Before approaching the development of a presentation to an audience a speaker must analyse the audience to develop a profile of a typical member. It doesn’t matter if you are talking to one person or many, this allows the tuning of the whole piece to match the aspirations of the client. One way of analysing is to follow this SCHEPPT formula.

How is this audience structured socially?
Who are the power brokers?
What do they aspire to?
What is important to them?
Education Level?

What is the ethnicity of the group?
What are the customs for decision making?
What are the taboos?
What is culturally desirable?
Speech Pattern?

What is the average wealth and income?
What is the projected income?
Houses, cars, dress sense?

What are the local politics of the group?
Are they conservative, progressive, traditional?

What is the area they come from like?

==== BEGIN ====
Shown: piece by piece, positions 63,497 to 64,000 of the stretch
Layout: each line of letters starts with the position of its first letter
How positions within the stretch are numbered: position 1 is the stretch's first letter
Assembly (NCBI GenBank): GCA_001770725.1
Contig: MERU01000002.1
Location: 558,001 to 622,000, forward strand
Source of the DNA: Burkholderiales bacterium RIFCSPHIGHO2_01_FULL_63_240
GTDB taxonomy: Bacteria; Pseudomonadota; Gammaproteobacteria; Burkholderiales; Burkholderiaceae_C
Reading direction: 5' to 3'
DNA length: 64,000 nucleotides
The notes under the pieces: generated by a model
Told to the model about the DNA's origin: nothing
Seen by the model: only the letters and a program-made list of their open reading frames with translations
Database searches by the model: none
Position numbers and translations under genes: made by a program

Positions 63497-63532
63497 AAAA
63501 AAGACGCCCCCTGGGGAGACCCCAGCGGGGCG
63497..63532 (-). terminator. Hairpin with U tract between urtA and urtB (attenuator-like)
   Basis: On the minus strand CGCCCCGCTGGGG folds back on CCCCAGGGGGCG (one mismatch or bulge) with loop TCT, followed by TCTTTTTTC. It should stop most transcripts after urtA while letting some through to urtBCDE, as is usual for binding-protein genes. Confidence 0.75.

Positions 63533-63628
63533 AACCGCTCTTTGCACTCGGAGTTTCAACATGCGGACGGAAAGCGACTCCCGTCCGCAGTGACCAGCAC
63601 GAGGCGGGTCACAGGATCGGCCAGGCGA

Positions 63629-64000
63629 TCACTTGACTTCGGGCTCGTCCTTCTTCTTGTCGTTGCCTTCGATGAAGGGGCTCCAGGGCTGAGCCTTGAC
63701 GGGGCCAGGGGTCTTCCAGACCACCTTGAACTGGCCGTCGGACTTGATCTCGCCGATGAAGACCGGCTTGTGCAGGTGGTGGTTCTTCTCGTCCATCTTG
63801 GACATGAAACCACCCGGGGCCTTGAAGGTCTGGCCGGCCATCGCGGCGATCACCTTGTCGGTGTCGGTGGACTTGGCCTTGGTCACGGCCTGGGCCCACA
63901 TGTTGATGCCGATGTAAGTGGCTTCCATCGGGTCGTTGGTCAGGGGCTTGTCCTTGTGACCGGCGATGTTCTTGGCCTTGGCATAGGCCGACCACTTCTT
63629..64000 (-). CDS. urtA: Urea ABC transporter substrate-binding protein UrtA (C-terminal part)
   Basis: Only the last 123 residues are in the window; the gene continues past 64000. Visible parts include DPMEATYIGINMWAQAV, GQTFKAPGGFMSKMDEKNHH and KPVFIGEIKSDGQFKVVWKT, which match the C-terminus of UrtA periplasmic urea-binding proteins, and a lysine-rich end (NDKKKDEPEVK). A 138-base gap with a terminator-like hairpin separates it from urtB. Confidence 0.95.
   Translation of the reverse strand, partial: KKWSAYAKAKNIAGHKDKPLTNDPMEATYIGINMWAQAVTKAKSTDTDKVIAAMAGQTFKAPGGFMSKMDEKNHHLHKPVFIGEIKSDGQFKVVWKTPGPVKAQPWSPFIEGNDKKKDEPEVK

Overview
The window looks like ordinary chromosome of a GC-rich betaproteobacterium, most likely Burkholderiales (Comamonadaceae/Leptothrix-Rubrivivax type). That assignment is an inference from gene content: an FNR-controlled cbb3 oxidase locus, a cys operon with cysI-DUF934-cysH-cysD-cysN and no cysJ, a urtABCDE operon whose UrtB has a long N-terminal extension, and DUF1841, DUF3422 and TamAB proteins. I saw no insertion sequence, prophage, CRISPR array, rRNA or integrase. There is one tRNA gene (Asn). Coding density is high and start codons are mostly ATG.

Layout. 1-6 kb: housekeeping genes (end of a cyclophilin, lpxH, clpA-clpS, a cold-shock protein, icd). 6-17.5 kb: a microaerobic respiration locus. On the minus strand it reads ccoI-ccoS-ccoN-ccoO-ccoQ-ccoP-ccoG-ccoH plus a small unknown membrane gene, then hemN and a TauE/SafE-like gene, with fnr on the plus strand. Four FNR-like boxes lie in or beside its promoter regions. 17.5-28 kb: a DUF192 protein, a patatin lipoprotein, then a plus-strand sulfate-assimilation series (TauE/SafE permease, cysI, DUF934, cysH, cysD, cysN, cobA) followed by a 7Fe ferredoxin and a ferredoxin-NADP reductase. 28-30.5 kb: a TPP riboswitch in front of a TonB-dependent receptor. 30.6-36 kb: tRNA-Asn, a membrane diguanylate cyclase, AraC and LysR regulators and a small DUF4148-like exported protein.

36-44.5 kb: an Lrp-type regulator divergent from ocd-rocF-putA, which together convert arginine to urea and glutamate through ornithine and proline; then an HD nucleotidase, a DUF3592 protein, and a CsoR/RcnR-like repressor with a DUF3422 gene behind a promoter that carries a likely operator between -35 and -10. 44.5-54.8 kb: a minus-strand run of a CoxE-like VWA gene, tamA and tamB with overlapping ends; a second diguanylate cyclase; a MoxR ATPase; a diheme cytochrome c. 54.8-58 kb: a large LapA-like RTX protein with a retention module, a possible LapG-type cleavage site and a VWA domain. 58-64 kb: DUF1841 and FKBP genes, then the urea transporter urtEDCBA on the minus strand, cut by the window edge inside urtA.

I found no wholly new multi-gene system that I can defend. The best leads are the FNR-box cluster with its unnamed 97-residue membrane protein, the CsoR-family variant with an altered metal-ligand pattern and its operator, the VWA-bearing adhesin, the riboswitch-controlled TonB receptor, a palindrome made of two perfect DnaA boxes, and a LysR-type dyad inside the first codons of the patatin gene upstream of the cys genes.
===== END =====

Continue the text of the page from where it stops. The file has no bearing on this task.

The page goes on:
Technical How do they cope with change?
How do they cope with technology?

The overall picture is important for your presentation to be accessible and enjoyable. It allows you to use humour which is acceptable and to tailor your language and conceptual base to suit your client. You can then go on to design how you are going to create the image which you desire for this audience.

The Performer

Every time you stand in front of a group of people you are creating an image and performing. An awareness of how you appear is essential to success. Initially the perception of you by the audience will be 55% on how you look, 38% on how you sound, and 8% on what you say. However as you begin to gain the audiences confidence, the look becomes less important and what you say becomes much greater.

Your voice then is extremely important. Here are six important parts of creating good speech:

  1. Tone: Use the sound of the word to help create its feeling (onomatopoeia) slash, thud, solemn, integrity.
  2. Tune: Normal Range is two and a half octaves. Use the essential tune of any phrase. Falling tune in ‘Ladies and Gentlemen …..’ gives authority. Use variety for each phrase or descriptive word to vary and contrast each thought. Let the tune help the image. “Up the hill”